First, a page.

A client of mine is looking to move to Canada’s West Coast but is unsure of when to begin applying. She doesn’t want to start too early, get a job, and then have to hastily pack up her life here to hectically begin her new one across the country. But of course, she also doesn’t want to begin applying too late, arrive there, and have to do random shift work in order to make ends meet.

When job searching, how do you know when to start?

Short answer: as soon as possible.
Long answer: it depends on the industry.

In my client’s case, there is no such thing as too early since she is searching for retail headquarters inventory allocation positions. It is always better to have something in place when you arrive in your new city than to wait until you’re there to really get serious about your job search. 3 months is a safe time to start job searching for most industries, keeping in mind that particular industries which have fixed seasons, such as public school teaching and landscaping, begin their recruitment process as specific times during the year.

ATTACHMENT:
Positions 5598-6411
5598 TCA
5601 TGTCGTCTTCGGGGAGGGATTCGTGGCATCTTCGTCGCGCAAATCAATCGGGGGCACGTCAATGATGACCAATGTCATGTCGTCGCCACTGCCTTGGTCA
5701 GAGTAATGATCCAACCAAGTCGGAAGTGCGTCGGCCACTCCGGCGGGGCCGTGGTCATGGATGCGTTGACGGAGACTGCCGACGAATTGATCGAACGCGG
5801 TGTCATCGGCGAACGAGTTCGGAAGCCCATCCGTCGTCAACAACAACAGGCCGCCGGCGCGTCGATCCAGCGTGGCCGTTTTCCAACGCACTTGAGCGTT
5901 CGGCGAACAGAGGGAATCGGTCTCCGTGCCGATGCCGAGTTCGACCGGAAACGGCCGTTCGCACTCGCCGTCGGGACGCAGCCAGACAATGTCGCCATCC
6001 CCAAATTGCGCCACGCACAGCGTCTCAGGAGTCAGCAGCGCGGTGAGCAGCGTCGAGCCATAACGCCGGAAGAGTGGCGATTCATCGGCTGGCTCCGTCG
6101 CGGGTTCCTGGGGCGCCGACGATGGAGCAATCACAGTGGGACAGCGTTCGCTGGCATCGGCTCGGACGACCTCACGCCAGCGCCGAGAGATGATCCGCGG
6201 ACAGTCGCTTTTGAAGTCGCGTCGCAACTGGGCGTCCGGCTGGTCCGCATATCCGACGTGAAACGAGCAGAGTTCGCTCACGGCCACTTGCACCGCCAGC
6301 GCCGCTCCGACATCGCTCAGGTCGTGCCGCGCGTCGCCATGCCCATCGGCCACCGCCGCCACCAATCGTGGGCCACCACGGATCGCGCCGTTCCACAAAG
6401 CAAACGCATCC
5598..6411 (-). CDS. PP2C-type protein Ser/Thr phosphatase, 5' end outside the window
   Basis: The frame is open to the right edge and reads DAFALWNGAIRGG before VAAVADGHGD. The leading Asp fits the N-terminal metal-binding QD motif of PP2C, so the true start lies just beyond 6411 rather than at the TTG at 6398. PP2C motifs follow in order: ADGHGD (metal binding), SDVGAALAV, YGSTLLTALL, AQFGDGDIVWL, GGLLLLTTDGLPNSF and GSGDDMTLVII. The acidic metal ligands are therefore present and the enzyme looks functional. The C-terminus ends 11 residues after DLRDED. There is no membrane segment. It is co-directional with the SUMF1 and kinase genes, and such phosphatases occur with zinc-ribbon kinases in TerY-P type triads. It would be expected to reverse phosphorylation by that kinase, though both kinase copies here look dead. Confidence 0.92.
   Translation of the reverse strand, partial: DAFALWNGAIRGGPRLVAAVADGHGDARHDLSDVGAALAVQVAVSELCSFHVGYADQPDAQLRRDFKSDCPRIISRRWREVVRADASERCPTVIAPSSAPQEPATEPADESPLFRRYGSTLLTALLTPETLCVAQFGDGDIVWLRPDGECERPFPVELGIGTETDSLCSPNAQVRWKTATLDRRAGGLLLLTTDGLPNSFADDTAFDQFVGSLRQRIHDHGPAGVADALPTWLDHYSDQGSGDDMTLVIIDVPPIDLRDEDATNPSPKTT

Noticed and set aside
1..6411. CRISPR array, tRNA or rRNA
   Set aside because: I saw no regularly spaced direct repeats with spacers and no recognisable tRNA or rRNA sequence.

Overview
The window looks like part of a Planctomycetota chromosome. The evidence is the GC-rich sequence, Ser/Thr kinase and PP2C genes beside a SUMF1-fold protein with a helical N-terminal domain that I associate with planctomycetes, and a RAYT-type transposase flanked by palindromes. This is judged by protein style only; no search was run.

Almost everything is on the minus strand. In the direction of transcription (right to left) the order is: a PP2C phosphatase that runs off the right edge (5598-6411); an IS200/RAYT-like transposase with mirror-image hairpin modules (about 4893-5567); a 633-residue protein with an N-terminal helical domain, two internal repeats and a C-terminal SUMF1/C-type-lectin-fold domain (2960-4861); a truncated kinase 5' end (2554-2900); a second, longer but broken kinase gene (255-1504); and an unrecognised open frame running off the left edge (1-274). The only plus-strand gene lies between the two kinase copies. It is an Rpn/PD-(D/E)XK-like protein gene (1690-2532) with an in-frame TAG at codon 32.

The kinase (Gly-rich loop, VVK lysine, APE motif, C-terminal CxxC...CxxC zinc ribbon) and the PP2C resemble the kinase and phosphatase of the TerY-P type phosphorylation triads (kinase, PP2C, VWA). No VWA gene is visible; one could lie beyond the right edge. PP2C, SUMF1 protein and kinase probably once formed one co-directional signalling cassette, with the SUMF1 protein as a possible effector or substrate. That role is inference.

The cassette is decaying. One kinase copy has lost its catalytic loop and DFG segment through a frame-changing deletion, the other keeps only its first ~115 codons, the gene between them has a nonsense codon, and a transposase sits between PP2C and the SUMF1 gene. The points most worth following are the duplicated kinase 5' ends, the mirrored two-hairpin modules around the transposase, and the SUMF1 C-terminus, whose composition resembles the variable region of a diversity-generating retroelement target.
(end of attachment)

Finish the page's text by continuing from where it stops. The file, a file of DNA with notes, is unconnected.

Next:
Each industry also operates in its own time-zone of sorts: from blink-and-you’ll-miss bars and restaurants to sloth-like government. From the time of a job posting, it can take anywhere from a week to several months for an organization to select interview candidates. After the interview, according to glassdoor’s research in the US, it can take between 10 to 50 days to be offered the job.  Find out your preferred industry’s typical time to hire (from job posting to hiring), and plan your career move accordingly.


2 weeks

  • Construction
  • Food, Hospitality
  • Retail & Service
  • Beauty, Fitness

4 – 6 weeks

  • Automotive
  • Manufacturing
  • Administrative & HR
  • Customer Service
  • Not-for-profit
  • Start-ups

2 – 3 months

  • Pharmaceuticals
  • Biotechnology
  • University teaching
  • Consulting
  • Marketing, Advertising
  • Financial
  • Health Services
  • Information IT
  • Engineering
  • Aerospace, Defense
  • International Organizations

6+ months   

  • Federal Governments in North America



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